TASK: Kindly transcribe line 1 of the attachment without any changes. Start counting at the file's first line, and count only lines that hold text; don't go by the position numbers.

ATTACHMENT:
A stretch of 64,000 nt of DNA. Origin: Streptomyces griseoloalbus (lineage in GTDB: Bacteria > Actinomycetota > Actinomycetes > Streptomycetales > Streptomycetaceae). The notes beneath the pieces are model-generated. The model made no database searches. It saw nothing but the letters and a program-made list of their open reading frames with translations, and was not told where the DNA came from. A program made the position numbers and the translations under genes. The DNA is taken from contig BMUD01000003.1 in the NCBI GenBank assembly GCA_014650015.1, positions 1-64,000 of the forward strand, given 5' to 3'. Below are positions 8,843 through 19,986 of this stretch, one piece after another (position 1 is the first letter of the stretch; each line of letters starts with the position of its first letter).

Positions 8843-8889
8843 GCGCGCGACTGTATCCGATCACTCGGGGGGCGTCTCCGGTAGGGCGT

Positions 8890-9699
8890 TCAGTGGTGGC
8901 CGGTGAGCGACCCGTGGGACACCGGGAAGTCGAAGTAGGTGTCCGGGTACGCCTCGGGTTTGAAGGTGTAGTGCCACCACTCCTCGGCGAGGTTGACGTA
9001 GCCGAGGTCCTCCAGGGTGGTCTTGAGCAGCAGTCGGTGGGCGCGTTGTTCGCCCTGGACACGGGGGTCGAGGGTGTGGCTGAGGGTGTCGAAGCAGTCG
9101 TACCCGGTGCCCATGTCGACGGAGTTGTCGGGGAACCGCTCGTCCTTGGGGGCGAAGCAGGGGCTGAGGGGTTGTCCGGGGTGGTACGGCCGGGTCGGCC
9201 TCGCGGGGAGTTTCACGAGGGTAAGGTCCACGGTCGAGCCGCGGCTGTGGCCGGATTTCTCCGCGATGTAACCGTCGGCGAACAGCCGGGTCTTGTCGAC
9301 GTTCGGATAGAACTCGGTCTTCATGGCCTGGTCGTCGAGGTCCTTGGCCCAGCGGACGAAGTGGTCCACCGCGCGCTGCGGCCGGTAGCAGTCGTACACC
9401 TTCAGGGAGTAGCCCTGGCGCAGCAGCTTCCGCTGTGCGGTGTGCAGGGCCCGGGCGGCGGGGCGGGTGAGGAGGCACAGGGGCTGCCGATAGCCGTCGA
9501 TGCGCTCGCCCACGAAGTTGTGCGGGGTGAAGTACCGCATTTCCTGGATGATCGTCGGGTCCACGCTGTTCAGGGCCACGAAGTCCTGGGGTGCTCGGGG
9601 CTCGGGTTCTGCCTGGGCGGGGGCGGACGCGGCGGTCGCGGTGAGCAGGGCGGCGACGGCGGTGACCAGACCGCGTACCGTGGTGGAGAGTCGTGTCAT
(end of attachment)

A stretch of 64,000 nt of DNA. Origin: Streptomyces griseoloalbus (lineage in GTDB: Bacteria > Actinomycetota > Actinomycetes > Streptomycetales > Streptomycetaceae). The notes beneath the pieces are model-generated. The model made no database searches. It saw nothing but the letters and a program-made list of their open reading frames with translations, and was not told where the DNA came from. A program made the position numbers and the translations under genes. The DNA is taken from contig BMUD01000003.1 in the NCBI GenBank assembly GCA_014650015.1, positions 1-64,000 of the forward strand, given 5' to 3'. Below are positions 8,843 through 19,986 of this stretch, one piece after another (position 1 is the first letter of the stretch; each line of letters starts with the position of its first letter).